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McBryde v. Thomas

United States District Court, D. Montana, Helena Division

April 7, 2014

CAMERON McBryde, Plaintiff,
v.
CRAIG THOMAS, FERN OSLER, JULIE THOMAS, MEAGHAN SHONE, TIM KRUMB, NEXUS TREATMENT CENTER, COMMUNITY CORRECTIONS AND COUNSELING SERVICES, HOWARD LAMELY, and DERRICK GIBBS, Defendants.

KEITH STRONG, Magistrate Judge.

Findings and Recommendations to Grant Defendants' Motions for Summary Judgment

I. Synopsis

Mr. McBryde alleged the State of Montana violated his constitutional rights by conditioning his parole on completion of an addiction treatment program with religious elements. The facts revealed in discovery, including Mr. McBryde's deposition testimony, show that Mr. McBryde's parole was not conditioned on any religious activity. He was simply advised to participate in a drug treatment program that he himself suggested. Mr. McBryde has not come forward with substantial evidence to establish a genuine issue of material fact. His complaint should be dismissed.

II. Jurisdiction

Mr. McBryde filed suit in federal court, in the Helena Division of the District of Montana. Doc. 2. Venue is proper, as Mr. McBryde is suing members of the Board of Pardons and Parole, which is a state entity based in Lewis and Clark County, Montana. Local Rule 1.2(c)(3). The Complaint asserts a claim under 28 U.S.C. § 1983, alleging a violation of the Establishment Clause of the First Amendment of the United States Constitution, which invokes federal question jurisdiction. 28 U.S.C. § 1331. The Court has personal jurisdiction over the parties, all of whom are found in Montana. Fed.R.Civ.P. 4(k)(1)(A); Mont. R. Civ. P. 4(b). The case is assigned to the Hon. Dana L. Christensen, Chief United States District Court Judge and referred to the undersigned to submit findings and recommendations on dispositive motions. Doc. 23; Local Rule 72.2(a)(1).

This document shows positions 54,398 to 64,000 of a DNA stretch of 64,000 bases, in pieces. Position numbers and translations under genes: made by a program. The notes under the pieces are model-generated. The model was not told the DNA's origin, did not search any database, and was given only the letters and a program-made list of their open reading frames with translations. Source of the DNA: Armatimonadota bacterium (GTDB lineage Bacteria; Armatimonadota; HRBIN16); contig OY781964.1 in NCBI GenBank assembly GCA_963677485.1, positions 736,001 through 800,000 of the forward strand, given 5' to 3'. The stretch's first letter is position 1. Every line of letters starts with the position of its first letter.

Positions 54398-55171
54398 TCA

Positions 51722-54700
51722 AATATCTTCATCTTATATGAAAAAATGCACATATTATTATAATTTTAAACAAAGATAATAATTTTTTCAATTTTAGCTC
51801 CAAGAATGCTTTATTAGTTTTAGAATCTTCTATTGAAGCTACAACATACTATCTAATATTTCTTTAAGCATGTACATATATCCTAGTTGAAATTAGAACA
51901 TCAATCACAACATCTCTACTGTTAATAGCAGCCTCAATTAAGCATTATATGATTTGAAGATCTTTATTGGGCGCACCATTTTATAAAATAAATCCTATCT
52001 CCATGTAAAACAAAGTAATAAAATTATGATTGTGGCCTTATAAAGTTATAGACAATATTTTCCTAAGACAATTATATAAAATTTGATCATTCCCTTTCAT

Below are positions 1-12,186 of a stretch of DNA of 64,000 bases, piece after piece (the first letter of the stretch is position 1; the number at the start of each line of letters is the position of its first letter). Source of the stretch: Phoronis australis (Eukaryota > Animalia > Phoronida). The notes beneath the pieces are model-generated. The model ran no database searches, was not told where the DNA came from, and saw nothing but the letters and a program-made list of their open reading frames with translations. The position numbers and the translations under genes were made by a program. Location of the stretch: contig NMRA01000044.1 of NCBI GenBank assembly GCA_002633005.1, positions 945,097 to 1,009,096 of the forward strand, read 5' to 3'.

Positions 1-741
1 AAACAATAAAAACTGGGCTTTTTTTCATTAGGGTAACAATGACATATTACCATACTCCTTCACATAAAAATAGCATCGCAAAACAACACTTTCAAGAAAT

III. Status